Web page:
Sarah shook her head. “Your own blood, actually. We had samples from everyone who works in the building for security reasons. We injected the base retrovirus into the blood samples to reprogram everyone’s white blood cells to fight the nanites. Now we’ll inject the cultured blood back into ourselves to teach the rest of our body how to do that. In theory…”

Iris returned and placed five small, labelled vials on the counter. Rick and Trey carried over plastic trays with sterilized syringes. Gloves were passed around. No one spoke. Their movements were brisk, their expressions nervous but focused. Most performed their own injections before turning to assist those who still needed inoculation. Mike rolled up his sleeve and presented his arm to Sarah once she’d injected herself. “Can’t let you take a risk if I’m not willing to do the same,” he told her.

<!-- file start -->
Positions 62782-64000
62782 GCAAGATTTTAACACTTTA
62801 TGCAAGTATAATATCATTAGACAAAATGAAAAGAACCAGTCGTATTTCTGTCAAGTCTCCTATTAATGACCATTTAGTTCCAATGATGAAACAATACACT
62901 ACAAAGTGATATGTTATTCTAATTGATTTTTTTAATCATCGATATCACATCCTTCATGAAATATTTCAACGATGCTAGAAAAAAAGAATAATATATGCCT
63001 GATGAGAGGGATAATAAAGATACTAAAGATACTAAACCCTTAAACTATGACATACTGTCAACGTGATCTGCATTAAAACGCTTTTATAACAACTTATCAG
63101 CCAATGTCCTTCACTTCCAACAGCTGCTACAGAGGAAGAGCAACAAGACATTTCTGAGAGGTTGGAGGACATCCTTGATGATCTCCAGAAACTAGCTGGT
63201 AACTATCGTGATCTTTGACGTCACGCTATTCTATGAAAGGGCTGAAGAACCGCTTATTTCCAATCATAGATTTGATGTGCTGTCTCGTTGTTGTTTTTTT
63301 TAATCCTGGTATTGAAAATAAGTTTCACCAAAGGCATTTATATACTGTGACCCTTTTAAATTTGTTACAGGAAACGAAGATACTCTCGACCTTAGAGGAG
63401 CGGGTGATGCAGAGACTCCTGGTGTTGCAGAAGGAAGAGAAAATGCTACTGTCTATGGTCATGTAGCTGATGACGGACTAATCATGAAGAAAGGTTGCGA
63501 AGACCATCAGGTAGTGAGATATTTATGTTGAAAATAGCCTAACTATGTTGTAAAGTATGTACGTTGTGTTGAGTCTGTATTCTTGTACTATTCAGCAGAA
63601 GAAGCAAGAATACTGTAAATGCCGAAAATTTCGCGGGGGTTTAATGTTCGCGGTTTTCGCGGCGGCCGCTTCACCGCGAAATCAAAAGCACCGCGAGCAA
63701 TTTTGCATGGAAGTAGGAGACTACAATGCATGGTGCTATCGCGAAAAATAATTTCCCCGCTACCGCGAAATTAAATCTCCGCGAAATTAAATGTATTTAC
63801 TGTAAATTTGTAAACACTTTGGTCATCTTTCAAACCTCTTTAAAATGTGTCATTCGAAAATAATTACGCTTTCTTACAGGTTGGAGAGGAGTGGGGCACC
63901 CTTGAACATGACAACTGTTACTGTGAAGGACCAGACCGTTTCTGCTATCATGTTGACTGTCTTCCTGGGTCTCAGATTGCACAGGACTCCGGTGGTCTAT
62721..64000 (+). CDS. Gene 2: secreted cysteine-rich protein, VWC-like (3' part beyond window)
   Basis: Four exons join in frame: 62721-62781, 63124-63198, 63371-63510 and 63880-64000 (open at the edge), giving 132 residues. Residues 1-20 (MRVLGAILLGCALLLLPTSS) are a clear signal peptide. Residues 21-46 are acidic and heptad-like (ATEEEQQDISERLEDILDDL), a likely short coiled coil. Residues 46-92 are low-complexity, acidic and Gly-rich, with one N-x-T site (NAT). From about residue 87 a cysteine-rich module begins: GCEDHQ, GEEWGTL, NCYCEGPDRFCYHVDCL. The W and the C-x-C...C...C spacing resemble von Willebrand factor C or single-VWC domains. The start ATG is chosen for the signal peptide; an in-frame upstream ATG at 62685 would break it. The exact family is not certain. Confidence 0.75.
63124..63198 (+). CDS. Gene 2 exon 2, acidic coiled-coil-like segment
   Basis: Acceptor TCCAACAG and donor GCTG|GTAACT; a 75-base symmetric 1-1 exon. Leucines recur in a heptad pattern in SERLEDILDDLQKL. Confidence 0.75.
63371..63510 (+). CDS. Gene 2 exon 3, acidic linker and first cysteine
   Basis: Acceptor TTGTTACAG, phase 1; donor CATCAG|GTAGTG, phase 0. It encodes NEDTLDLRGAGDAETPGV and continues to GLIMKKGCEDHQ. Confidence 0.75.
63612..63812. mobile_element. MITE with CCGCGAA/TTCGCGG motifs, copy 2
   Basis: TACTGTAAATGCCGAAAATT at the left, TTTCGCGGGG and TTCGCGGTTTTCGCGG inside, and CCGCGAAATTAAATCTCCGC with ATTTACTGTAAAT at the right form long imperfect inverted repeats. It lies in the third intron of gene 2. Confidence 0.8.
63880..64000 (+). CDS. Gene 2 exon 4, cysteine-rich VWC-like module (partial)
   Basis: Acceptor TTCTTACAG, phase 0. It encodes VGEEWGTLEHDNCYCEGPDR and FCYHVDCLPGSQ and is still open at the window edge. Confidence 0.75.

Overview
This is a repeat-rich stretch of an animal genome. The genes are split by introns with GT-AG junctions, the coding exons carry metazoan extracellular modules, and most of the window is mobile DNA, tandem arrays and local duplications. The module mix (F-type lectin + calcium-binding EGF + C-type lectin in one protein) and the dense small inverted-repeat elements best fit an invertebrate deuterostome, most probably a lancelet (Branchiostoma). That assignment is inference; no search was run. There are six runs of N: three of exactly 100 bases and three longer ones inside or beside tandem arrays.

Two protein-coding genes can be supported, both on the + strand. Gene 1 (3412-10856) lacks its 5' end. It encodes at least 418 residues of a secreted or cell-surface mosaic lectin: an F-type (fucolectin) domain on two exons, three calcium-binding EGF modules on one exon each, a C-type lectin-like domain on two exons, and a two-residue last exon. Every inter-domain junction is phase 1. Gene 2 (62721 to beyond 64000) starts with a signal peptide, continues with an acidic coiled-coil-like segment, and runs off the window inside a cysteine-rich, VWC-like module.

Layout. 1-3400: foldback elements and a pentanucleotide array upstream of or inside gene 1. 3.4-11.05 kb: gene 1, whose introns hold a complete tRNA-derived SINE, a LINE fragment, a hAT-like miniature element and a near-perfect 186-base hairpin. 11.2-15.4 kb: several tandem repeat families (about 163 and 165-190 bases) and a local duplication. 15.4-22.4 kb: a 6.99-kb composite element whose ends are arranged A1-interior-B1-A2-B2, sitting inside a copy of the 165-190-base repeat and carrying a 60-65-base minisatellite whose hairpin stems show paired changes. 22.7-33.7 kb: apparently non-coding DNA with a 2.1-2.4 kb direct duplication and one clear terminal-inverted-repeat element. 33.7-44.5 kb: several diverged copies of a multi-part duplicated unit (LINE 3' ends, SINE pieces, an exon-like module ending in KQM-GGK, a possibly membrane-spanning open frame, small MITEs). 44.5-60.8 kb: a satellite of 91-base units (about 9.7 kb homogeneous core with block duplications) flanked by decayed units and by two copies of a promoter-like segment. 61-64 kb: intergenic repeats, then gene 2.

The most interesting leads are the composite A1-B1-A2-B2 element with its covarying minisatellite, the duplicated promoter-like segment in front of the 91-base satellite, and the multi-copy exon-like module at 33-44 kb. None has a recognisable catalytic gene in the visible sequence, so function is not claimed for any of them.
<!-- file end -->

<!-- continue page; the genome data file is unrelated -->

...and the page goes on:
With a tight smile, she inserted a needle into his arm. When she was finished, Mike moved toward the door as if to go, but she caught his arm. “Absolutely not,” she stated firmly. “You’re staying right here.”

“I have to get back out there and help with the containment,” he insisted.

“Do it from here,” Don interjected. “She’s right, you need to stay here where we can monitor you.”

Mike frowned, but he pulled out his phone and began speaking into it rapidly.

It didn’t take long for the vaccine’s symptoms to show. Several of the technicians developed fevers, their faces turning pale as their immune system reacted to its new programming. “It’s learning to recognize the nanites as a threat,” Don explained as a way to keep Mike engaged and his own mind focused. “The proteins they used to disguise themselves can’t hide them anymore. Now, when the virus enters your system, your body’s defenses will start attacking it immediately.”

“Fascinating,” Mike muttered, his breath sounding a bit labored, but he shook off the concerned hand Don placed on his shoulder. “I’m fine. Just… do what you need to do.”